Transparency key in PSL’s DCs – lawyer

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Kaizer Chiefs defender Morgan Gould was found guilty of punch Getaneh Kebede. Picture: Lefty Shivambu/Gallo Images

Pretoria – The PSL needs to operate with more transparency in its disciplinary hearings as fans have a right to know, says top sports attorney Michael Murphy.

He was speaking in response to the case against Kaizer Chiefs defender Morgan Gould, who has been suspended for two matches and fined R50 000 (suspended for 12 months) after pleading guilty to assaulting Bidvest Wits striker Getaneh Kebede.

“Transparency is key and can remedy all the misconceptions members of the public have about disciplinary processes,” Murphy told the Pretoria News on Sunday.

“An argument can be made that in appropriate cases there perhaps needs to be channels in place where, like in a court of law, the media can apply to be allowed to witness the proceedings.”

Millions of supporters have invested time and money in the PSL and its clubs. Therefore certain cases of public interest should be made available to them, Murphy said.

Surely a mere press statement of no longer than 100 words cannot quench the thirst for knowledge and detail of the disciplinary process that led to Gould being handed such a ban.

Murphy acted for Mpumalanga Black Aces striker Mabhudi Khenyeza in the much-publicised case where he was accused of spitting on match official Zakhele Siwela during a match against Mamelodi Sundowns on April 2.

A sequence of events that followed showed that the PSL wasn’t in tune with its own rules as some within the organisation lambasted the decision by Mpumalanga Black Aces to field Khenyeza in the opening week of the PSL against Kaizer Chiefs.

PSL media liaison officer Luxolo September said they are not obliged to release details of disciplinary hearings to the public.

“These are private matters that are not released to the media. If you as an individual have a disciplinary hearing at your workplace does anyone else have the right to the details of your private case? In other sports like rugby, why don’t you ask those very same questions because they have cases all the time?” September told the Pretoria News.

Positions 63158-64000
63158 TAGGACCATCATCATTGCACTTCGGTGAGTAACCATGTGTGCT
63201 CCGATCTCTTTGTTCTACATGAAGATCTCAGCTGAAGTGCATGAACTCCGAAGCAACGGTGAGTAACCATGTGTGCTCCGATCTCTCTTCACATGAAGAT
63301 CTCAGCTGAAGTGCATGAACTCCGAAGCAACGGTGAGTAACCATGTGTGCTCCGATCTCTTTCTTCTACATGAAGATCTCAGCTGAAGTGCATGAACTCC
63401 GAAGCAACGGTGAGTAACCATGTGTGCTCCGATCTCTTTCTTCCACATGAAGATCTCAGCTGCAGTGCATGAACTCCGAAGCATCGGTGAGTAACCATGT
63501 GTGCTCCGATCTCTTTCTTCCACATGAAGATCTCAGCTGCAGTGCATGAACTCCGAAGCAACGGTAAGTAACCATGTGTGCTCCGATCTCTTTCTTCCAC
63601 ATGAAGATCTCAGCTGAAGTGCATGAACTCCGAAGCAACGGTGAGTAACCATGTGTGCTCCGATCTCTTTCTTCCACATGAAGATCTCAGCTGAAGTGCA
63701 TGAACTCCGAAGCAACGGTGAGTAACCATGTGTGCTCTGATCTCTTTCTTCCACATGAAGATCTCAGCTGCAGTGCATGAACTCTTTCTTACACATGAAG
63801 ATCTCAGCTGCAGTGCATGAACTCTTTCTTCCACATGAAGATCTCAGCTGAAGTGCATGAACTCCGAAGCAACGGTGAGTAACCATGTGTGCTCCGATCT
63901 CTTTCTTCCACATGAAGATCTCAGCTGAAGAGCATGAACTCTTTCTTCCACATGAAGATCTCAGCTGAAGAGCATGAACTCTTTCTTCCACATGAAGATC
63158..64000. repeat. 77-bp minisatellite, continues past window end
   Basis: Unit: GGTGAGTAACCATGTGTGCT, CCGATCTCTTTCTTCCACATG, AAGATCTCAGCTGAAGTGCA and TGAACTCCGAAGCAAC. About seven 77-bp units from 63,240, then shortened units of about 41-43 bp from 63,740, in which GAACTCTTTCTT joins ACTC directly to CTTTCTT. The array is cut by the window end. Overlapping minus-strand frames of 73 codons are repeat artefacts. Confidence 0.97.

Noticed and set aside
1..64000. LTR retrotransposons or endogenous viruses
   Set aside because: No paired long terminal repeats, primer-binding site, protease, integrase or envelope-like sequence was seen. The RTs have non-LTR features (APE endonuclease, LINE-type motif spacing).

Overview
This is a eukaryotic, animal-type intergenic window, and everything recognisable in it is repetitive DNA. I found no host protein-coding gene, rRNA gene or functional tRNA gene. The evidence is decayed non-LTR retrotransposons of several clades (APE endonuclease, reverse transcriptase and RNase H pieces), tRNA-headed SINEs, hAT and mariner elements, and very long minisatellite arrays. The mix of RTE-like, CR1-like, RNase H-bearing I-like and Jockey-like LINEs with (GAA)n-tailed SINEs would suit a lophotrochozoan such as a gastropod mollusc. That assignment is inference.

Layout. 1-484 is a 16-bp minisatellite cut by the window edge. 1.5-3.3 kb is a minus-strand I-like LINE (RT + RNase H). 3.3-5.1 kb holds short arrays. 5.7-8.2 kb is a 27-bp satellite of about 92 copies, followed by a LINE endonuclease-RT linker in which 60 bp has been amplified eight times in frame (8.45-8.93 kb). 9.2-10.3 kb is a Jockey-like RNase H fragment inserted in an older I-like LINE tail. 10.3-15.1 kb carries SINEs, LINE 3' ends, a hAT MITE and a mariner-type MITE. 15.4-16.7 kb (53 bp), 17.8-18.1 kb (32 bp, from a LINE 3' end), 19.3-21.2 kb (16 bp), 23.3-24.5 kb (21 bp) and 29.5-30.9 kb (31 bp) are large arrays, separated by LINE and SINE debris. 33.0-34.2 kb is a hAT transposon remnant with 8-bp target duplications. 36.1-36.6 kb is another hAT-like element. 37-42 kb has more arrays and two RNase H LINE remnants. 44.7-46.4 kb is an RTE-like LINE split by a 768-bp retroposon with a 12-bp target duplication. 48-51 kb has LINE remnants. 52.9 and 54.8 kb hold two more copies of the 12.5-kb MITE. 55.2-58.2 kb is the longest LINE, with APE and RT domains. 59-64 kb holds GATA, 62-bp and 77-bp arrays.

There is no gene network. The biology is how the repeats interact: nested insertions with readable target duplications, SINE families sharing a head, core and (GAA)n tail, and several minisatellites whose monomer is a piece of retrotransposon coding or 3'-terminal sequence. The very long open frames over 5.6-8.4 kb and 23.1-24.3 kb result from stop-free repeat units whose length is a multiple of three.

Murphy appealed against the decision on behalf of his client but the PSL constitution states a player can continue playing football until “the internal remedies available to the party or parties so sentenced have been exhausted”.

In making the judgement against Khenyeza, the PSL failed to detail the deliberations and justify the reasons why such a severe (year-long) punishment was handed down to the player. It later came to light that a Fifa rule was applied which stipulates that, should a player spit at an official, a mandatory suspension of 12 months should be imposed on the guilty party.

In the league’s case against Gould; the organisation in question once again handed down its verdict, but failed to give a plausible explanation for the reasoning behind giving him a slap on the wrist for his misdemeanour.

Since few people were present in the disciplinary proceedings, Murphy speculated that the reason for the Gould case might have been based on:

*Gould, in his presentation to the committee, stating that it was a freak accident and that he had apologised almost immediately to the player.

*Gould’s guilty plea had to an extent alleviated the possibility of a harsher punishment.

*Gould would have also put his case forward that he was a first time offender and had shown remorse.

*The charge of assault is general and doesn’t have a mandatory punishment. Therefore the disciplinary hearing had to, by its own discretion, sanction a relative suspension –which came down to a two-match ban and R50 000.

Gould was also ordered to pay the legal costs of the DC sitting and Chiefs must show proof that the player went through internal disciplinary processes.

Pretoria News


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